Jennifer's Story (04:59)
Jennifer Slack received positive peer feedback for losing weight from a virus in high school. She continued losing weight until her school notified her parents. She restricted food and exercised, and was diagnosed with anorexia nervosa.
Understanding Anorexia Nervosa (04:38)
The condition mostly affects girls, and is associated with the highest mortality rate among psychiatric disorders. Risk factors include genetic predisposition, post-puberty age, stress, exercise, and an initial weight loss that triggers a desire to keep losing weight.
Sustaining Anorexia Nervosa (02:07)
As patients diet and exercise more, physiological and brain changes lead to maintaining the disorder. These include early satiety, constipation, depression, and automatic or habitual behaviors.
A Parent's Reaction to Anorexia Nervosa (03:04)
Jennifer agrees that a culture valuing thin body images contributed to her eating disorder. Her mother Bonnie felt confused, helpless and guilty after her diagnosis.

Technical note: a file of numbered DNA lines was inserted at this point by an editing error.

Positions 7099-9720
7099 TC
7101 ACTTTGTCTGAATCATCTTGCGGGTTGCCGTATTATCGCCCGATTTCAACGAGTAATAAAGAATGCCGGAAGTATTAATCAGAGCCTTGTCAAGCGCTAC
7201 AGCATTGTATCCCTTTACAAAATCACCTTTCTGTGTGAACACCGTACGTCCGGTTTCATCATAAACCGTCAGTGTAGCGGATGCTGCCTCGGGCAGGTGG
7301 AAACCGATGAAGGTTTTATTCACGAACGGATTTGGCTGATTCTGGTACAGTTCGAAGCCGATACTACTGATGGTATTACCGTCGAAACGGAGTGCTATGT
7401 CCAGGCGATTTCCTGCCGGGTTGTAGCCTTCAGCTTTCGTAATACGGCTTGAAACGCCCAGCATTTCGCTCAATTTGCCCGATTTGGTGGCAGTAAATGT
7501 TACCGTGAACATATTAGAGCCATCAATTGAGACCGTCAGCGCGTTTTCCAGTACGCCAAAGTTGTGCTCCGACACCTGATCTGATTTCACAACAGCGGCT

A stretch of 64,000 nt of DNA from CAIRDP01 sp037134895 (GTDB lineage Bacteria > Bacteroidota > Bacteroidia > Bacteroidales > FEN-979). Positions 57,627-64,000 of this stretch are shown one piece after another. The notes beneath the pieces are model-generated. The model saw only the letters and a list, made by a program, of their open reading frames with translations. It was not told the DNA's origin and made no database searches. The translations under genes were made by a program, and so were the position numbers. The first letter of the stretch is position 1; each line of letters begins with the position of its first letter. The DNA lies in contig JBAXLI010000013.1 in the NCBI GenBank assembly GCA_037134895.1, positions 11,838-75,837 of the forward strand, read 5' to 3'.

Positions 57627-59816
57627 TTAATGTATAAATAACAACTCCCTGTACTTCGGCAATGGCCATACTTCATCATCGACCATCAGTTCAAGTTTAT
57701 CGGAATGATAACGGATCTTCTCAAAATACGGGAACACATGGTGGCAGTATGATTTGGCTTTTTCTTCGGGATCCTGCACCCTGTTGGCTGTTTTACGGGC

Medical Innovations: Project Echo (01:44)
Learn about a video conference program creating knowledge networks to help patients and their families address eating disorders. People in recovery, parents, and professionals collaborate on cases across geographical areas.
Treating Anorexia Nervosa (04:23)
Jennifer participated in a program focusing on gaining weight, but increasing her caloric intake provoked anxiety. Understanding how to change behavior is crucial for recovery. Treatment centers provide multidisciplinary approaches and target behavioral, psychological, and functional outcomes.
Recovering from an Eating Disorder (02:12)
Jennifer is not sure whether she is cured of anorexia nervosa, but she felt empowered to use her voice during the recovery process. She hopes to guard her children against the condition.
Advice for Families of Eating Disorder Patients (01:39)
Jennifer recommends that people express support and concern for loved ones, as a starting point.
Credits: Eating Disorders—Second Opinion (01:12)
Credits: Eating Disorders—Second Opinion
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